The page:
Here are some of the crucial issues you need to think about when designing a tree house.
Step 1: Choosing the Right Tree
Ideally you want a tree with a trunk that’s at least twelve inches in diameter, which should support a house of eight by eight foot. You can work out the tree’s diameter by using the old school trick of wrapping a tape measure around it and dividing it by pi – even better, get your kids to do it and they’ll learn some maths while you’re making their tree house!
Step 2: Making Your Designs
A good way to do this is to make a mock-up out of cardboard to find any potential problems early on.
There’s also one more factor that you absolutely must take into account. You’re not building on a flat surface, or even a stationary surface. That tree is going to grow, so you need to make sure that there’s plenty of space for that to happen without wrecking everything. Before getting out the hammer and nails, learn about the growth rate of your tree to avoid nasty surprises.
Step 3: Choose Your Supports
There’s “the post method”, which involves sticking support posts deep into the ground near the tree. This method is popular because the posts don’t actually touch the tree itself, so it’s not in danger of being damaged.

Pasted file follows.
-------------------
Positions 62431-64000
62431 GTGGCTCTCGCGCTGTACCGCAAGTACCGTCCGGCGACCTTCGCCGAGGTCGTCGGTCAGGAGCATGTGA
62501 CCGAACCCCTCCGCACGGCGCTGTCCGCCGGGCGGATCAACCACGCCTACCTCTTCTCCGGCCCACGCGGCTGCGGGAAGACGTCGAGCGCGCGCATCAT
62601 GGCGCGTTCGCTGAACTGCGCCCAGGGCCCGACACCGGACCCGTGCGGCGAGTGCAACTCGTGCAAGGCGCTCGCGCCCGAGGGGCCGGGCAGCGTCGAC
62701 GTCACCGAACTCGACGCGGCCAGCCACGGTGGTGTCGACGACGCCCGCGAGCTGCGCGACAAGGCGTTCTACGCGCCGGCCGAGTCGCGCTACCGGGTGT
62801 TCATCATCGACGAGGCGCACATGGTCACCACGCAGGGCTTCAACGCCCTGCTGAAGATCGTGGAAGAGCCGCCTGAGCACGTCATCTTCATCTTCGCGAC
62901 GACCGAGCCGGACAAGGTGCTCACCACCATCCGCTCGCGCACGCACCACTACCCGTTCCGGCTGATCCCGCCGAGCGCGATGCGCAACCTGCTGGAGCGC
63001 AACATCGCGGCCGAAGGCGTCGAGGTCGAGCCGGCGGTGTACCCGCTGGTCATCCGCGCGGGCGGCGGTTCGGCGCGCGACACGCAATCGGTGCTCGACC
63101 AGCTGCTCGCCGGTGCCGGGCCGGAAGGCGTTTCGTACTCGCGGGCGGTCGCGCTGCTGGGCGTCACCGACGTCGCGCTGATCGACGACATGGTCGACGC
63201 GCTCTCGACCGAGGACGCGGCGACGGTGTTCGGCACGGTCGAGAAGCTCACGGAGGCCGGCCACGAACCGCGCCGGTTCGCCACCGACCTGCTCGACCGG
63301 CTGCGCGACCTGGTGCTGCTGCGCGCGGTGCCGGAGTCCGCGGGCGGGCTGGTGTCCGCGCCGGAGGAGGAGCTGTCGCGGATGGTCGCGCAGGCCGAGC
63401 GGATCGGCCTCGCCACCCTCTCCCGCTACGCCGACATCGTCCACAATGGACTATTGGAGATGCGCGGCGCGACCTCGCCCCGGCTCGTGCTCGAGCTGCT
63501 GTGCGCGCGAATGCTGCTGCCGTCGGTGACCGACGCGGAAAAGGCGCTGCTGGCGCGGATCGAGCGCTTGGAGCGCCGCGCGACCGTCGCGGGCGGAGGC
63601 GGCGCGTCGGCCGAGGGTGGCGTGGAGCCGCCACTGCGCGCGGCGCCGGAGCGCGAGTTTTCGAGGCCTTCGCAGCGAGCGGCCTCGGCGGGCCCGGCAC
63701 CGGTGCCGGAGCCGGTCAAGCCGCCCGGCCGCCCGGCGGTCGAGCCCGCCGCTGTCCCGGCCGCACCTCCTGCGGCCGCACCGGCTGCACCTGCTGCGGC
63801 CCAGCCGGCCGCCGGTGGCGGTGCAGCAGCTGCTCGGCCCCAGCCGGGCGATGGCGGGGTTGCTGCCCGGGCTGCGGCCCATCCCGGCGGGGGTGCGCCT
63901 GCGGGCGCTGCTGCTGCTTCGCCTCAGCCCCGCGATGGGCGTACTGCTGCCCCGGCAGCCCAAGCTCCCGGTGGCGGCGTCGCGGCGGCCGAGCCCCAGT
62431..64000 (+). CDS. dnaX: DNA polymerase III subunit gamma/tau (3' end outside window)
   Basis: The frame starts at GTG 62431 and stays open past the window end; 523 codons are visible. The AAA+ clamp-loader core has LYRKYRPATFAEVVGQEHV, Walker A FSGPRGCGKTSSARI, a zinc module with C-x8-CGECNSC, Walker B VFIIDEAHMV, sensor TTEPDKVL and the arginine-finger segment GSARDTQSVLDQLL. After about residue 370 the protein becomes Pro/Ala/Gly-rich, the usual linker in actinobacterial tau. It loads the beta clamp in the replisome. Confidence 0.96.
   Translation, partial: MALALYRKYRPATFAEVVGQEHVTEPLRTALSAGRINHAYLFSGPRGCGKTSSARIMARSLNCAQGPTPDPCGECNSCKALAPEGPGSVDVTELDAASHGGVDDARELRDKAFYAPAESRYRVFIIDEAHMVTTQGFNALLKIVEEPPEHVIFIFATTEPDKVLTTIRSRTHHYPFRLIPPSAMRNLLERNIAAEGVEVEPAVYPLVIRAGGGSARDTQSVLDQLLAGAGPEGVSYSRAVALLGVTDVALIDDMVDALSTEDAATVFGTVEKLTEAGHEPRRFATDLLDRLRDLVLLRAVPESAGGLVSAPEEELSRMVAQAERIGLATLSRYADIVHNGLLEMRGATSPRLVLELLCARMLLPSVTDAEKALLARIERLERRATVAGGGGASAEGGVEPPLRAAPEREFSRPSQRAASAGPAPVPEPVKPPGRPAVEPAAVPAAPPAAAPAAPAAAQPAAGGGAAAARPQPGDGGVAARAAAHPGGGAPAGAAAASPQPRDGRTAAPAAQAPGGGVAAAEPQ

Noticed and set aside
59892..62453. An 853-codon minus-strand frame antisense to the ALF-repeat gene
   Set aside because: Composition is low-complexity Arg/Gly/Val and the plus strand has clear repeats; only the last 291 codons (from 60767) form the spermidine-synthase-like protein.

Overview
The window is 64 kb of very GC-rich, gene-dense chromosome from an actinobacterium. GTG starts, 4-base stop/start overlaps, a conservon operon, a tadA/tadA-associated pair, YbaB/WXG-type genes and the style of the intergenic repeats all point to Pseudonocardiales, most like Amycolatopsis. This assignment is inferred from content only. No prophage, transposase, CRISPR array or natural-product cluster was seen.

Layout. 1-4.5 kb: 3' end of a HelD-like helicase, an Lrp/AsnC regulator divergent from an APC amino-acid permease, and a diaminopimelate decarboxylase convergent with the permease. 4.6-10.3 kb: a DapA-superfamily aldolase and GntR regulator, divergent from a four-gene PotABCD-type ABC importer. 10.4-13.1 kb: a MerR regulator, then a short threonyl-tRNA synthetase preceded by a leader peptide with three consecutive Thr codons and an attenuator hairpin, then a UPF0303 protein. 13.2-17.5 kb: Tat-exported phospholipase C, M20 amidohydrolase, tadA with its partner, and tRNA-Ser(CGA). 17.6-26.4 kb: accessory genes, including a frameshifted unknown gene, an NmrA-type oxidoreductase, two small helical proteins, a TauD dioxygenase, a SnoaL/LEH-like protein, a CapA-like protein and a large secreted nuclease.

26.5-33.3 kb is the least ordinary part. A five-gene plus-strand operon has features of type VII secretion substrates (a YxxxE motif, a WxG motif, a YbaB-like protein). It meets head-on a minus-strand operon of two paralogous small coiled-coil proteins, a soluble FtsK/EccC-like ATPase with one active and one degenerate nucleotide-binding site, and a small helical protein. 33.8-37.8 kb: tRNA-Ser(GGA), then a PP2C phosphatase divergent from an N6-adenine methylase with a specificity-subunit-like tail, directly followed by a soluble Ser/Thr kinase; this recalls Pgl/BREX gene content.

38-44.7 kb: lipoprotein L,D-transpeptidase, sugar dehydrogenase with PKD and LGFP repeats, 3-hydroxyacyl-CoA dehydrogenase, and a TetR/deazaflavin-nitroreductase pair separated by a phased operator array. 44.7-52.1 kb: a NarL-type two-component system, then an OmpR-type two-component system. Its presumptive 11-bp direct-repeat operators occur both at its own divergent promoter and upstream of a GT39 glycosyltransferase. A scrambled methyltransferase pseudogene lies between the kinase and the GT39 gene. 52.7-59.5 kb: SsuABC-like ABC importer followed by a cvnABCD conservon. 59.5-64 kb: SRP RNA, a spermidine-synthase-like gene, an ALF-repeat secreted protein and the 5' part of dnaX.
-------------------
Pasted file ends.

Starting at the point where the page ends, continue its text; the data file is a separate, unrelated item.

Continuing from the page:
The “bolt method” is more traditional, and a little bit less tree-friendly. You bolt support beams directly into the tree, holding everything in place. If you choose your materials carefully, this needn’t damage the tree too much.
The “suspension” method comes at the problem literally from a different angle. Using cables, chains or ropes, you suspend the tree house from the strongest high branches. This design very much depends on you having the right kind of tree, and it can be a risk if you expect the tree house is going to have to hold a significant amount of weight.
Step 4: Work Out How to Get in and Out
The traditional tree house ladder – some planks of wood nailed into the trunk of the tree – is a disaster waiting to happen. An ordinary step ladder, as purchased from any DIY store, or simply taken from an old bunk bed, will do the trick nicely. Alternatively, for something a little more adventurous, a rope ladder hung from the tree house platform will also work, but make sure it’s fastened properly.
If you really feel like a construction project, and safety is your foremost concern, a small staircase is the safest option. It might not conform with your idea of what a tree house should look like, but it’s a good protection against nasty accidents.